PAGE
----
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By Kathy Hudsonhudmud@aol.com | November 9, 2011
I  had an email this week from a reader who spotted two deer crossing Roland Avenue near Lake Avenue at about 10:30 at night. Only a few cars were on the street. Bright lights made the deer easy to spot as they crossed Roland and strolled into yards on the east side of the street.   She wrote trying to reach someone in the neighborhood association for that area. After emailing friends in north Roland Park, I learned these deer were not an unusual occurrence. One friend on St. George's Road said her munched-on garden is proof of their regular prowling.
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SPORTS
From Sun staff reports | October 12, 2014
The first segment of Maryland's muzzleloader deer season will open Oct. 16. The early muzzleloader season will run Oct. 16-18 in Deer Management Regions A and B. Region A consists of Garrett, Allegany and western Washington counties (private land codes 250 & 251), and Region B is the rest of the state. Also in Region B, hunters can kill antlerless-only deer Oct. 20-25. There is a statewide bag limit for antlered deer (bucks) of one per weapon season. Hunters in Region B have the option to take one additional bonus buck after purchasing a bonus antlered deer stamp and killing two antlerless deer.
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NEWS
December 22, 2010
The Sun's editorial on the rescue of a deer from the Patapsco River was so one-sided and closed-minded, I couldn't believe it ("Oh, deer!" Dec. 21). Whatever happened to compassion for living creatures? Instead, The Sun upheld the fines given to the two men who decided to rescue a deer stuck in the ice — unlike the people whose job it was to do this. I feel the Department of Natural Resources could have made more of an effort, particularly seeing how a pair of deer were rescued in Minnesota.
NEWS
By Ellen B. Cutler | September 9, 2014
Note to the U.S. Fish & Wildlife Service: There are too many deer. And I say this as a softie who loves watching them wander in my yard and who has evolved gardening practices that focus on "deer-resistant" species and a philosophical outlook that accommodates inevitable damage. We've watched the deer and tossed them dried corn and old apples (yes I know feeding the wildlife is frowned upon) since we moved into this recent expansion of our smallish town that is really part of the exurbia of Baltimore.
NEWS
December 20, 2010
A TV helicopter buzzing overhead. Baltimore County firefighters and Maryland Natural Resources Police officers on the scene. Defying a police order, two men in an inflatable boat braved the elements on the icy Patapsco River. Last week's much-publicized incident in Linthicum had all the elements of a daring rescue, except the victim was no capsized fisherman or stranded swimmer. It was a deer — as in a wild animal. You know, the kind that live out there , where they take their chances with cold weather and rivers and other of Mother Nature's challenges.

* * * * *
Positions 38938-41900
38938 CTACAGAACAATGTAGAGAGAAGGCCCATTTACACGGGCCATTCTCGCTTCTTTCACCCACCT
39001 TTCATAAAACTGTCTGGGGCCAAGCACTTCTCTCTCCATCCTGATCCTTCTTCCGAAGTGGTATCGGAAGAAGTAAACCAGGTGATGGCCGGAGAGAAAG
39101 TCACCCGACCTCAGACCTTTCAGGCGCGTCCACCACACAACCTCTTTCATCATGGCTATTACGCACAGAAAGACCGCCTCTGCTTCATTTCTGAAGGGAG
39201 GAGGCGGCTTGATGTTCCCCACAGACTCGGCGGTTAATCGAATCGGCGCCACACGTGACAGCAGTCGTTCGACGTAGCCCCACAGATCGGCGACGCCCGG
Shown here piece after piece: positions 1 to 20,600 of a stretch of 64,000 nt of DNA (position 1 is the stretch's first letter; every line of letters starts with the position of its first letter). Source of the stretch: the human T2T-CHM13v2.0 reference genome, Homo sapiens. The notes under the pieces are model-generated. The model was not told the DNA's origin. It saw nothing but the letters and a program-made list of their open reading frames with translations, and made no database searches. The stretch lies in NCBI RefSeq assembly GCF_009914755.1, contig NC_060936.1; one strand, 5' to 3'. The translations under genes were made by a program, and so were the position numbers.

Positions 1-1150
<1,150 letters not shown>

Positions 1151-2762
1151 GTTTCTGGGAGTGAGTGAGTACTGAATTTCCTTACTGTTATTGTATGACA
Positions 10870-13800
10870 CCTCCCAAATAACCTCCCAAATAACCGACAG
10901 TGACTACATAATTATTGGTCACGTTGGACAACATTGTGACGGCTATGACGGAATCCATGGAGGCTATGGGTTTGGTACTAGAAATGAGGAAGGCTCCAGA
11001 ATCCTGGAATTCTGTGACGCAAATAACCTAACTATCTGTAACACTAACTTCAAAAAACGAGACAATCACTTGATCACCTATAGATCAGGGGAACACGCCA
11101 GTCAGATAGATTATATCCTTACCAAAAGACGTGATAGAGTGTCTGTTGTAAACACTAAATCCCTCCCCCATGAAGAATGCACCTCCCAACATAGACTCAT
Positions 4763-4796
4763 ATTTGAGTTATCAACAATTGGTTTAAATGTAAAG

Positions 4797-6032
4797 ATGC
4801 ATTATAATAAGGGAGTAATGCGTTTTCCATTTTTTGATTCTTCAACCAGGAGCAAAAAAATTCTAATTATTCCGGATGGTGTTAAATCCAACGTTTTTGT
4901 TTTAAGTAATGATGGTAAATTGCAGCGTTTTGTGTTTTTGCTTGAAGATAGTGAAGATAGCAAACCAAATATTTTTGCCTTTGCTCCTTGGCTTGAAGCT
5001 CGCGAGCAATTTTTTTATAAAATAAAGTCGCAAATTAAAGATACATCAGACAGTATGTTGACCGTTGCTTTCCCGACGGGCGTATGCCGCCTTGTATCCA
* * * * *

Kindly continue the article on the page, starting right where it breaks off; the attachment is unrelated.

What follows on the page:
NEWS
February 14, 2011
I wholeheartedly applaud the efforts of the deer spaying experiment ( "Loch Raven area becomes test site for deer spaying experiment," Feb. 13). For too long the Band-Aid has been to kill (and the killing never stops, year after year). I suggest this experiment add a tangent: Stop development and removal of habitat. The "overpopulation" is what it is because of humans, not deer. So it is high time we give a little to make it right, and this spaying experiment (which isn't burdening the Maryland taxpayer)
FEATURES
By Liz Atwood, For The Baltimore Sun | July 18, 2014
Fe Reyes-Dollete and Roldolfo Dollete's patio container garden grew out of desperation. For 30 years the couple, who are both physicians, tried to grow flowers and vegetables on their suburban property, only to watch deer consume all they grew. Reyes-Dollete recalls one year she managed to grow a particularly beautiful daylily. She went to get her camera to take a picture of it, and when she returned it was gone, eaten by a deer she saw standing in the yard. The couple decided to move their garden to their patio.
NEWS
March 7, 1991
Some motorists in the area apparently have had a close encounter with a deer, according to callers to SUNDIAL.Of 445 callers yesterday, 319, or 72 percent, said that they either have struck a deer or have had a close call. Only 126 said they had not."It's Your Call" represents a sampling of opinions from certain segments of the community, but it is not balanced demographically, as would be done in a scientific public opinion poll.@
SPORTS
From Sun staff reports | November 10, 2013
Maryland hunters have killed considerably more turkeys and deer than this time last year because of better conditions, the Department of Natural Resources said late last week. Hunters completed the early portions of the archery and muzzleloader deer seasons by harvesting 28,023 deer during September and October - 26 percent higher than last year's below-average harvest of 22,283 for the period. Last year's low harvest was attributable to an abundant acorn crop, which resulted in deer moving less in search of food, the DNR said.
NEWS
July 10, 2013
The big problem for Howard County with deer, and to a host of places in the United States, has, unfortunately, human causes. For Howard, it is the elimination of farm and graze land in the eastern part of the county; the central and western part of our area have not encountered this as much yet. As we denude more and more land, eliminate more farms to put up more houses and shopping centers, create more roads for an ever-increasing population, there...